It may turn out to be an outlier but today's Washington Post/ABC News poll is sure to raise some eyebrows about where this presidential race stands. For the first time since the fall campaign began in earnest, Barack Obama has stretched out a sizable lead in a major national poll.
The Post poll not only has Obama with a nine-point lead, it has him over the 50 percent mark, ahead of John McCain 52 percent to 43 percent. That's up slightly from the 48 percent to 43 percent lead Obama held in last week's CBS News/New York Times poll but the trend toward the Democrat appears clear – and it appears to be growing.
As it has in every poll this year, the economy remains the number one concern by far for voters and the Post poll may reflect the underlying advantage Obama has on that topic. With the pending bailout of Wall Street and the extreme nervousness of the markets, it's no wonder that half of those polled by the Post say the economy and jobs will be the issue which determines their vote in November.
In this atmosphere, the importance of Friday night's presidential debate cannot be overstated. McCain may be catching a bit of a break with the format, decided long ago, which decreed that that topic of the first debate would be focused on foreign policy. No doubt the economic situation will remain a big part of it (the financial health of the country is, after all, a national security issue too).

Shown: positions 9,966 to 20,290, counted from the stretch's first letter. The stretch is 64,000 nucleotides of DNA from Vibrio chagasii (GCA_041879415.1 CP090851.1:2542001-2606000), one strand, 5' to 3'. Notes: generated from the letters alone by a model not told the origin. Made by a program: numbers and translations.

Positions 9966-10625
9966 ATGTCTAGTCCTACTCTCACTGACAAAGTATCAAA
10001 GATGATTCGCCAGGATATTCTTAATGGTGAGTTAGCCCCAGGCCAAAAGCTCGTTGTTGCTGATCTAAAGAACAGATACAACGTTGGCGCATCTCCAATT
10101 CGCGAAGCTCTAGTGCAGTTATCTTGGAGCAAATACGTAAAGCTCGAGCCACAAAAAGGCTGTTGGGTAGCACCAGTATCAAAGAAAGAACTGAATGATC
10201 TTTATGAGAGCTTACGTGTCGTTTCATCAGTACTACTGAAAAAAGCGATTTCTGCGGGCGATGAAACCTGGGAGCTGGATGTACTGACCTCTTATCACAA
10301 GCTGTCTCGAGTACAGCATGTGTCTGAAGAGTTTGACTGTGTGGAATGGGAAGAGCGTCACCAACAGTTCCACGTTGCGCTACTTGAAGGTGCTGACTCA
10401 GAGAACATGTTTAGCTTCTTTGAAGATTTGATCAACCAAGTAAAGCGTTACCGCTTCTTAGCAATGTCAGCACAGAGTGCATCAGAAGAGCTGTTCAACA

But even though foreign policy should dominate the night, it just raises the stakes even higher for McCain. If he does not score some points here on national security and world affairs, he may not have any more chances to shore up his strengths in an area already fading as a concern for voters. In a span of twenty days, there will be three presidential debates and one vice presidential face-off. After Friday, the format of the second debate will be a "town-hall" sort of affair and the final one is supposed to focus on domestic issues.
A look at the recent polls – which are starting to matter more and more the closer Election Day gets – clearly shows that Obama has begun creating some separation from McCain in national polls and has improved his position on a state-by-state level. The first debate provides McCain's campaign a first crack at stopping or reversing that movement. And it may be their best chance.
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